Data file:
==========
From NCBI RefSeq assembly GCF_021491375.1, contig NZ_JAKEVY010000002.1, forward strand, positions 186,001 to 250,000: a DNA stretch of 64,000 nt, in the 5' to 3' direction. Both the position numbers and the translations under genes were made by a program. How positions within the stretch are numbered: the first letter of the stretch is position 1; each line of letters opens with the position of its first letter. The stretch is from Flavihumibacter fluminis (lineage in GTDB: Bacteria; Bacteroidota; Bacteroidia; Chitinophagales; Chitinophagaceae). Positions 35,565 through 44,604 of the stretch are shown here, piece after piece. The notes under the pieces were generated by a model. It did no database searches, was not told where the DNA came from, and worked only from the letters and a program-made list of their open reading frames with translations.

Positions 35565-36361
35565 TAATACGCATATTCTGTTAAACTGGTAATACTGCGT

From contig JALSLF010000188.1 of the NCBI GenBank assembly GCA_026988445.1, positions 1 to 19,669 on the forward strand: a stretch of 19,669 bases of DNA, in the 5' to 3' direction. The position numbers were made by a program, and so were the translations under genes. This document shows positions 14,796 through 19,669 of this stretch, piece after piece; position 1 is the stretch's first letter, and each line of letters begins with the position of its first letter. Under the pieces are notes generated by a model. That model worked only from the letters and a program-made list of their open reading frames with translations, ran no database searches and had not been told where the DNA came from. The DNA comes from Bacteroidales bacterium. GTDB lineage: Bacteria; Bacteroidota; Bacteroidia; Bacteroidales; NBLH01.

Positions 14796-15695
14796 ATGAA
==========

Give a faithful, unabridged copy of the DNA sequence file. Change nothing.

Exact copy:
From NCBI RefSeq assembly GCF_021491375.1, contig NZ_JAKEVY010000002.1, forward strand, positions 186,001 to 250,000: a DNA stretch of 64,000 nt, in the 5' to 3' direction. Both the position numbers and the translations under genes were made by a program. How positions within the stretch are numbered: the first letter of the stretch is position 1; each line of letters opens with the position of its first letter. The stretch is from Flavihumibacter fluminis (lineage in GTDB: Bacteria; Bacteroidota; Bacteroidia; Chitinophagales; Chitinophagaceae). Positions 35,565 through 44,604 of the stretch are shown here, piece after piece. The notes under the pieces were generated by a model. It did no database searches, was not told where the DNA came from, and worked only from the letters and a program-made list of their open reading frames with translations.

Positions 35565-36361
35565 TAATACGCATATTCTGTTAAACTGGTAATACTGCGT

From contig JALSLF010000188.1 of the NCBI GenBank assembly GCA_026988445.1, positions 1 to 19,669 on the forward strand: a stretch of 19,669 bases of DNA, in the 5' to 3' direction. The position numbers were made by a program, and so were the translations under genes. This document shows positions 14,796 through 19,669 of this stretch, piece after piece; position 1 is the stretch's first letter, and each line of letters begins with the position of its first letter. Under the pieces are notes generated by a model. That model worked only from the letters and a program-made list of their open reading frames with translations, ran no database searches and had not been told where the DNA came from. The DNA comes from Bacteroidales bacterium. GTDB lineage: Bacteria; Bacteroidota; Bacteroidia; Bacteroidales; NBLH01.

Positions 14796-15695
14796 ATGAA